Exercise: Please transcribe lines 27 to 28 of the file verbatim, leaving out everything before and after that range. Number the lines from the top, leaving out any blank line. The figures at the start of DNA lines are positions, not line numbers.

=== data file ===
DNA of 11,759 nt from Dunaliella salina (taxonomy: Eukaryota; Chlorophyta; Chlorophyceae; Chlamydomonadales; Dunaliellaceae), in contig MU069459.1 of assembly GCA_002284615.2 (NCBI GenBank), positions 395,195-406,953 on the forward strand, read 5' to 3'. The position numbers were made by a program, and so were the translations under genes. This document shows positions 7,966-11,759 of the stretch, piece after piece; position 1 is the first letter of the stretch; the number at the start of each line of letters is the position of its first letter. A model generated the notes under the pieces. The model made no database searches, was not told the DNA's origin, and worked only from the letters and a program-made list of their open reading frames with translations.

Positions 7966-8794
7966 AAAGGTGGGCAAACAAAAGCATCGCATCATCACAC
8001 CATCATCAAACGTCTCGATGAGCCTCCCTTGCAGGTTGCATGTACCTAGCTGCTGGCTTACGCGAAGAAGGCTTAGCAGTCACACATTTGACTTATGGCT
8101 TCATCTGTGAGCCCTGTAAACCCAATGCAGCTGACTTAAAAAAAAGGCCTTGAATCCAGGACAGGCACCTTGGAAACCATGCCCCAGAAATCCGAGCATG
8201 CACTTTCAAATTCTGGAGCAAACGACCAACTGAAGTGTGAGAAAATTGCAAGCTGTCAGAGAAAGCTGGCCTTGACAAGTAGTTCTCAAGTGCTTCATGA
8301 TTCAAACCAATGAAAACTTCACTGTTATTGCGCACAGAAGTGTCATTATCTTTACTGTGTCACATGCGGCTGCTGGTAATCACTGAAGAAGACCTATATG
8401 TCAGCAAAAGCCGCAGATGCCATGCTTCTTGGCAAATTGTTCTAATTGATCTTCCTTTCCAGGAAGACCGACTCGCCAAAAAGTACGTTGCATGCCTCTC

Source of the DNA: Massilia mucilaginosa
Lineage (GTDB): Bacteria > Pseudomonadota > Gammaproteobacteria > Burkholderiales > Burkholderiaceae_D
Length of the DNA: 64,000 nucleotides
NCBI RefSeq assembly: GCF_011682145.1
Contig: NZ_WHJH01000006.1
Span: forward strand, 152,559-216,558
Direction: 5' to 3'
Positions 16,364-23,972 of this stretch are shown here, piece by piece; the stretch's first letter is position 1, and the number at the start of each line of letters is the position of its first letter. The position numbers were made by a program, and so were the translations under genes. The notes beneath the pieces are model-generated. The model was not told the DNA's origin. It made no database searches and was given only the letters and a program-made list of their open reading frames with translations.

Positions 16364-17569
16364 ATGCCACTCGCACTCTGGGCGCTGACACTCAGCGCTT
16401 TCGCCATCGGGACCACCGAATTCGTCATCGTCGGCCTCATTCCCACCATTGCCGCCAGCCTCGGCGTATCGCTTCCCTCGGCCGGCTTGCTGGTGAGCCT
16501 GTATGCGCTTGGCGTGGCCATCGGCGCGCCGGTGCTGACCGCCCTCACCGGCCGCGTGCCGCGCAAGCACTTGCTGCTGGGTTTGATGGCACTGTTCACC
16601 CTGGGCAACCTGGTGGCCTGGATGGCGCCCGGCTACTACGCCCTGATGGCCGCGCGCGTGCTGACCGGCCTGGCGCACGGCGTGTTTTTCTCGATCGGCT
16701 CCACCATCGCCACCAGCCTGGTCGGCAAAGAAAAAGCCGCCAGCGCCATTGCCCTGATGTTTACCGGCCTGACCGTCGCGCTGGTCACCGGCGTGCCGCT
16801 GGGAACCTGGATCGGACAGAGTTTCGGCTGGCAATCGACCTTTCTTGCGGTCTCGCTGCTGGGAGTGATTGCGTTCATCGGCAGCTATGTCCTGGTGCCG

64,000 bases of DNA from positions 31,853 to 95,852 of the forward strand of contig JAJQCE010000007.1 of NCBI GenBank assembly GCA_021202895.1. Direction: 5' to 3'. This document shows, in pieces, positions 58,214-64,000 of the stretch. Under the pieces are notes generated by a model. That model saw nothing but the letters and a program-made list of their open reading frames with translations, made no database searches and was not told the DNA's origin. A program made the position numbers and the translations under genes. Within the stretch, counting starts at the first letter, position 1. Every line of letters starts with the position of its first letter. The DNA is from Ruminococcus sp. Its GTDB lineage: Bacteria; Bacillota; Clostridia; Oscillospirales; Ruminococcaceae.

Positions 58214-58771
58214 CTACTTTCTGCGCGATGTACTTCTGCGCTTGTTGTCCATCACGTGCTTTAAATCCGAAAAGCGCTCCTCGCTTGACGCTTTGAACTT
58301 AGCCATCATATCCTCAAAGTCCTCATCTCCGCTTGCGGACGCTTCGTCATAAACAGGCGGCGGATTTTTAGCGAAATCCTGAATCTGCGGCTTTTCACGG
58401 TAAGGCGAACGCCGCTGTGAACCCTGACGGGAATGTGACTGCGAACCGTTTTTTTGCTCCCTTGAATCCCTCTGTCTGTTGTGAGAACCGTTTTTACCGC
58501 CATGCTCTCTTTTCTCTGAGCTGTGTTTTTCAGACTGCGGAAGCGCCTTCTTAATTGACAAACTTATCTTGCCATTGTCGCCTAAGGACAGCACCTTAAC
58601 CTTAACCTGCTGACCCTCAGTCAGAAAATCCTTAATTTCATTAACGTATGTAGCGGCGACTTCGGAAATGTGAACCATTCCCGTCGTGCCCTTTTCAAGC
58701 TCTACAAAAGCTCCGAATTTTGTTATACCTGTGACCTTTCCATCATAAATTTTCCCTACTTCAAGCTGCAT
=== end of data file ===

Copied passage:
58301 AGCCATCATATCCTCAAAGTCCTCATCTCCGCTTGCGGACGCTTCGTCATAAACAGGCGGCGGATTTTTAGCGAAATCCTGAATCTGCGGCTTTTCACGG
58401 TAAGGCGAACGCCGCTGTGAACCCTGACGGGAATGTGACTGCGAACCGTTTTTTTGCTCCCTTGAATCCCTCTGTCTGTTGTGAGAACCGTTTTTACCGC